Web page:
Congressional Update: Progress on Spending Bills; Concerns on Automated Vehicles Bill

walking bikes
There is good news for a number of programs that support work on physical activity, many of which had been proposed for elimination under the President's proposed FY19 budget.

We’re nearing the end of September, which means it is time for Congress to reach resolution on the annual appropriations process. By September 30, Congress must either pass funding bills for the various federal agencies or extend them through a continuing resolution.

In a change from last year, where the appropriations process wasn’t resolved until nearly halfway through FY2018, Congress has been making progress, with 3 of the 12 annual spending bills already passed. This week, Congress is expected to vote on a funding package that would fund defense, labor, health and education. If the President signs it into law, it will be the first time in more than 20 years that Congress allocates health and education funding before the end of September. 

There is good news for a number of programs that support work on physical activity, many of which had been proposed for elimination under the President's proposed FY19 budget, including:

  • The CDC’s Division for Nutrition, Physical Activity and Obesity (DNPAO) got a small $2 million increase, bringing their total funding level to $57 million. This agency provides critical leadership and funding for efforts around the country on increasing physical activity.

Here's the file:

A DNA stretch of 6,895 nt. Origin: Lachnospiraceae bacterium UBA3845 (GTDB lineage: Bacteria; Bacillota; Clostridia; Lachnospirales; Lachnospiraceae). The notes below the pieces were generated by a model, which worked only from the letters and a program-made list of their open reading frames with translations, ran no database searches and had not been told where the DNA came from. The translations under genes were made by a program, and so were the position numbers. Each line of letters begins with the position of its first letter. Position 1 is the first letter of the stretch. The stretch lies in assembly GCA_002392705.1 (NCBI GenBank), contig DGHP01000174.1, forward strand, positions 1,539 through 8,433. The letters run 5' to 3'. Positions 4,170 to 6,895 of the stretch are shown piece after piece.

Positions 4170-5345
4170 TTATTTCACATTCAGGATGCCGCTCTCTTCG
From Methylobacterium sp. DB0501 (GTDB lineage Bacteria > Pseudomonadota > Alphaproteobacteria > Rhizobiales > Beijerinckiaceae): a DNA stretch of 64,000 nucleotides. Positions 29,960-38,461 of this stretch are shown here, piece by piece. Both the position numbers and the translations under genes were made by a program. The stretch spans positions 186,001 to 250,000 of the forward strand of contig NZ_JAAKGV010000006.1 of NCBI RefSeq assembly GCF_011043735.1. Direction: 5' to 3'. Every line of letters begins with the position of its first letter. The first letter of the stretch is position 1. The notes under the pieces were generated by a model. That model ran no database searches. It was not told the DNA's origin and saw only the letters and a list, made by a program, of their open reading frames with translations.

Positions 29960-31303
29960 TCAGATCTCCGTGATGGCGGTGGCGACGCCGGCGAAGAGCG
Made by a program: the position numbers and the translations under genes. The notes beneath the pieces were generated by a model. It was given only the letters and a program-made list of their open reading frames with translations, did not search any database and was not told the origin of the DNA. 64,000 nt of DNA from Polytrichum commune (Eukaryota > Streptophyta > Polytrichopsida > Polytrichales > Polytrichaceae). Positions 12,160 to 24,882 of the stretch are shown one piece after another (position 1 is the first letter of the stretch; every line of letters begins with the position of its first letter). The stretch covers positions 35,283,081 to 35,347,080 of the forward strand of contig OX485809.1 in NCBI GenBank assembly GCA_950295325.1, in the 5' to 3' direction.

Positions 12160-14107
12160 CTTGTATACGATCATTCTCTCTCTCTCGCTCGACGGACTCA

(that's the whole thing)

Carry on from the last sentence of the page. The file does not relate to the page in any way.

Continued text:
• Congress added another $5 million to CDC’s REACH program (Racial and Ethnic Approaches to Community Health) that gives grants to address health disparities, including physical activity, bringing it to $56 million.
  • The High Obesity Counties program, which is run by DNPAO, was retained at $15 million. This program gives grants that focus on increasing access to healthier foods and safe physical activity in primarily rural counties.
  • At the US Department of Education, the Title IV Student Support and Academic Enrichment grants, which help school districts offer a range of student health and safety activities, will be increased by $70 million to $1.17 billion.

However, a number of agencies are still under negotiation—including transportation spending. The defense/health funding package includes an extension of all other as-yet-unfunded agencies until December 7—meaning that Congress will return after the November elections to finish up the outstanding appropriations work. So, decisions on funding for transit, Amtrak, and the BUILD (formerly TIGER) program will be waiting a few more months.

Another Congressional priority that is in the mix for potential consideration before they adjourn for the fall is the AV START bill. This legislation would provide legislative guidance on automated vehicles (AVs).  Unfortunately, the current legislation has a number of flaws, including:

  • Does not contain performance standards to ensure that AVs are safe around people walking and biking.
  • Preempts the ability of cities and states to require additional safety standards or data reporting from AVs.
  • Prohibits the federal government from requiring disclosure of data from AVs (for example, on how safe the vehicles are).

We join with our partners, including the League of American Bicyclists, the Transportation Equity Caucus, and the National Association of City Transportation Officials, in expressing our significant concerns with the AV START Act. We hope that Congress will hold off on passing this legislation until it has been improved to address significant safety concerns.